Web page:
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Universal Video Extensometers

for Strain Measurement

Products > Accessories > Video Extensometers



Digital Image Correlation (DIC) has quickly become the preferred method for non-contact strain measurement in the material testing industry. A camera and computer system combined with pixel recognition software algorithms can accurately measure strain in a variety of applications including tensile testing. Strain is the measure of deformation that a material experiences while under stress (force) over time (t) and is represented in distance units, usually (mm). 

The Universal Grip Company has teamed up with Sobriety s.r.o. to offer the Universal Video Extensometer (UVE). The UVE is a modular and flexible software + hardware offering for solving a wide array of strain-based material testing applications. The UVE video extensometer can be integrated with most modern Universal Testing Machines including the I-brand, M-brand, T-brand, and also the Japanese and European UTM brands.  The UVE can also be used as a stand-alone system or on a home-brew DAQ setup.

Why Use a Video Extensometer?
Application Flexibility

Video Extensometers are highly versatile and more flexible than clip-on extensometers, strain gauges, and deflectometers. Without the need to physically contact the sample, Universal Grip's UVE system can be used for tensile, compression, shear and flexural or bend testing. This flexibility to perform virtually any test adds advanced capability to any laboratory or testing environment.  The UVE system can also be configured with multiple cameras for advanced 3D vibrography and other real-time video measurement applications away from the Universal Testing Machine.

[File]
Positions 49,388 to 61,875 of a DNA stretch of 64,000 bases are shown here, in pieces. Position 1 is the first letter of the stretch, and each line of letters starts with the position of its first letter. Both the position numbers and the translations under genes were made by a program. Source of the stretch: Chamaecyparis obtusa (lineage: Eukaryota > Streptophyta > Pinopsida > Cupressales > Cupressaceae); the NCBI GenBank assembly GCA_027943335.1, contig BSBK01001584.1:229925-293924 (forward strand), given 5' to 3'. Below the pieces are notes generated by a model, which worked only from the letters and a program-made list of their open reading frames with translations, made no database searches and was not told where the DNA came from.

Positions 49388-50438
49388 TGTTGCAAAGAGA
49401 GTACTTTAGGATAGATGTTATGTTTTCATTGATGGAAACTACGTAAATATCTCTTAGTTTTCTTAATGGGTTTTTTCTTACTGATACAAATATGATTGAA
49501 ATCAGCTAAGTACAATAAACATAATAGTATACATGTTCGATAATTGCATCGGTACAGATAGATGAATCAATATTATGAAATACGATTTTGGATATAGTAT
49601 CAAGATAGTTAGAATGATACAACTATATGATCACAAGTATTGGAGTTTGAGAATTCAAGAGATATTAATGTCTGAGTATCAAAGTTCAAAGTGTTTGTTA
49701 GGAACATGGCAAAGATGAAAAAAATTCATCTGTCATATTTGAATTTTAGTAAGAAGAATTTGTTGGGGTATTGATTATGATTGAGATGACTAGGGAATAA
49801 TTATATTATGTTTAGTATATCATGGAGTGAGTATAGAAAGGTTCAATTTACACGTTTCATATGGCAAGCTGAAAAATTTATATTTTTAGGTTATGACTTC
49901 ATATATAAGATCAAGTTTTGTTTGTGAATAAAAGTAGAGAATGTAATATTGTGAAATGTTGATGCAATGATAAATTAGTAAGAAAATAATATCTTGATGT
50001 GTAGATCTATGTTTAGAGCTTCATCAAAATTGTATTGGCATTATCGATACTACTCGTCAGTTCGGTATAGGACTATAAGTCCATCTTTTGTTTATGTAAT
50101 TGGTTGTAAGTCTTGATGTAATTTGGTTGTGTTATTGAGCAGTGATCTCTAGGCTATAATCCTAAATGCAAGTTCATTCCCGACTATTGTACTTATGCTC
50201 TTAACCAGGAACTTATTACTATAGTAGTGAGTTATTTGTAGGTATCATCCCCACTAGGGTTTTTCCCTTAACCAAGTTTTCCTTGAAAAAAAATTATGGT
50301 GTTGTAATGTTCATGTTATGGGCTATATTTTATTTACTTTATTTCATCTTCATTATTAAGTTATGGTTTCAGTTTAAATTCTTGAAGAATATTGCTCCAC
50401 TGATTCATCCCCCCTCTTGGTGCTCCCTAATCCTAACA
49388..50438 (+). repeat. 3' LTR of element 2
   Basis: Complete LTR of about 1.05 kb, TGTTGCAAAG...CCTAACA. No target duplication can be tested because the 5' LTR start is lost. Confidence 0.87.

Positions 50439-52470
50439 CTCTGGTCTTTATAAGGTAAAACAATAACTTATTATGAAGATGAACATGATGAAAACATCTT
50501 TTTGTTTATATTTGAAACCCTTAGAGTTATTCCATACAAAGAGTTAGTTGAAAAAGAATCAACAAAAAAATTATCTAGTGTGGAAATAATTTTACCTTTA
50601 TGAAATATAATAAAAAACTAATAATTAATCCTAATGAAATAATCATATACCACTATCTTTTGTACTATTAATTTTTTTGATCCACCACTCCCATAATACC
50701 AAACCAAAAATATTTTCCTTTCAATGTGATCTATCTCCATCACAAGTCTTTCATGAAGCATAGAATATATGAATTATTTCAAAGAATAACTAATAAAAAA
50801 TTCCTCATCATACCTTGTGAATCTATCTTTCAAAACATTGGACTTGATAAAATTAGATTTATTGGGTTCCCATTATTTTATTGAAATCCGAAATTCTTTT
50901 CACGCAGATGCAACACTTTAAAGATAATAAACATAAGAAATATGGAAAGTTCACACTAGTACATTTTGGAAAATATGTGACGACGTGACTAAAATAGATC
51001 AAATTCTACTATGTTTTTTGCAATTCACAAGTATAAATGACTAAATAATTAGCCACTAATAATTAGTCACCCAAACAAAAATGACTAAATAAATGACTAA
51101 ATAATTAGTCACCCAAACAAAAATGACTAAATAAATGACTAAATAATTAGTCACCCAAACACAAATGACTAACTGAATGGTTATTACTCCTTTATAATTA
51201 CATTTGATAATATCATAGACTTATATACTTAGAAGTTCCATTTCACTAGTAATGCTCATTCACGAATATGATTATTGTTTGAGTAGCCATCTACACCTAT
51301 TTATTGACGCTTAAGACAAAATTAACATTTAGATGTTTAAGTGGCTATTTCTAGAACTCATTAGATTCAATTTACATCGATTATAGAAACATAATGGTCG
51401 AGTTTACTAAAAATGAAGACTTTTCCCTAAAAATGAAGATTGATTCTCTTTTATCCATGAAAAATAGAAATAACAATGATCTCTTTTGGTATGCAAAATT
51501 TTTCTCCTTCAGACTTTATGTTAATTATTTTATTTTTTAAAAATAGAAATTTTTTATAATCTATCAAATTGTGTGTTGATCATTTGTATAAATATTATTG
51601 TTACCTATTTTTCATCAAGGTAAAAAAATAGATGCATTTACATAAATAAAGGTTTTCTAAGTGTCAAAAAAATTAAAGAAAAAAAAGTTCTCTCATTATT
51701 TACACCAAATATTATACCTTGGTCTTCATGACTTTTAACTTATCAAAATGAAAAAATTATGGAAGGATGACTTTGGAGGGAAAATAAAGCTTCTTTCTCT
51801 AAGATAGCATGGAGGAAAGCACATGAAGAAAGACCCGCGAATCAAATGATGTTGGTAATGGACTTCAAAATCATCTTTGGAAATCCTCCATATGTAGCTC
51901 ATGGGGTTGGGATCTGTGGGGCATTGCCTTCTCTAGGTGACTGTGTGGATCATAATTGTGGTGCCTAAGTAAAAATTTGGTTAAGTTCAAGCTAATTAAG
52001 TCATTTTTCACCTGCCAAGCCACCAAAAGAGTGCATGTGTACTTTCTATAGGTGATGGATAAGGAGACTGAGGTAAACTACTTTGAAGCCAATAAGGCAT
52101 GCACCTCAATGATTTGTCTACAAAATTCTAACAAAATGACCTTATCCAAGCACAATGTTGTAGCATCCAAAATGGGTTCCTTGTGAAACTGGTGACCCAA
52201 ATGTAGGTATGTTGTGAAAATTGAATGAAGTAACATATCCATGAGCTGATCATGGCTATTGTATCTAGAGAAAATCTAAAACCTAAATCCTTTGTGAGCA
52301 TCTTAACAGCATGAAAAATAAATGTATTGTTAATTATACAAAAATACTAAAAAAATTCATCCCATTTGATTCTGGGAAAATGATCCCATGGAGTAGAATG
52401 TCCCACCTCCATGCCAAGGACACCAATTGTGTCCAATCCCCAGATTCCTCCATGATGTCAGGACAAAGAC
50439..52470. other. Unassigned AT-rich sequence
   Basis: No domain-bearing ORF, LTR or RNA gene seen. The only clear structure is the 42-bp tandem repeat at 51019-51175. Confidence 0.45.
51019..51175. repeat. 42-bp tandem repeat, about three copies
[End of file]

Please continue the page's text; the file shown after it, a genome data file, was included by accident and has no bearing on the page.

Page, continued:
Easy To Use

The UVE camera and software system is simple to set up and use. Since nothing touches the sample, there is no risk of damage to the video extensometer when the sample breaks. Measurements can also be taken during the entirety of the test.

System Overview for Tensile Testing

Camera Module

There are several different options for the camera module based on the Field of View (FoV) and working distance required. Generally a closer working distance will yield higher resolution and therefore more accuracy. For high elongation, such as with elastomers, the image from two camera modules can be stitched together.  

Light Box

A high lumens LED is used to illuminate the sample and provide good contrast on the markings. Good marking technique is critical for accurate and repeatable video based strain measurements. See below for tips and tools on sample marking. 

Power and Control Box

The power and control box is used to control the light and camera modules. If necessary, multiple lights and camera modules can be controlled and switched on and off. 

Sample Marking Technique

Digital Image Correlation (DIC) software uses algorithms to recognize and track pixels based on their patterns. Therefore, it is critical to prepare the sample with high contrast and non-uniform markings. The image below shows the difference in markings between a dot, horizontal line, X, or a speckled pattern (most ideal).

Dots, lines, and crosses or X's are suitable for most static tensile tests.  Dots and lines can be applied with either a marker + stencil or a sample marking machine (see below). For more advanced testing, such as shear testing or tests which require a full strain map, a speckled pattern must be used on the sample. There are several ways to apply a high-contrast speckled marking including with spray paint, with hand applied dots, with a stencil + spray paint, or with a printed on paper or vinyl applique.



5 Advantages of Non-Contact Video Extensometers 

- Adjustable Field of View allows the extensometer to test a wide range of samples. No need for 3-5 different clip-on extensometers, video extensometers can measure the strain of virtually any sample size. Ideal for 3rd party test labs.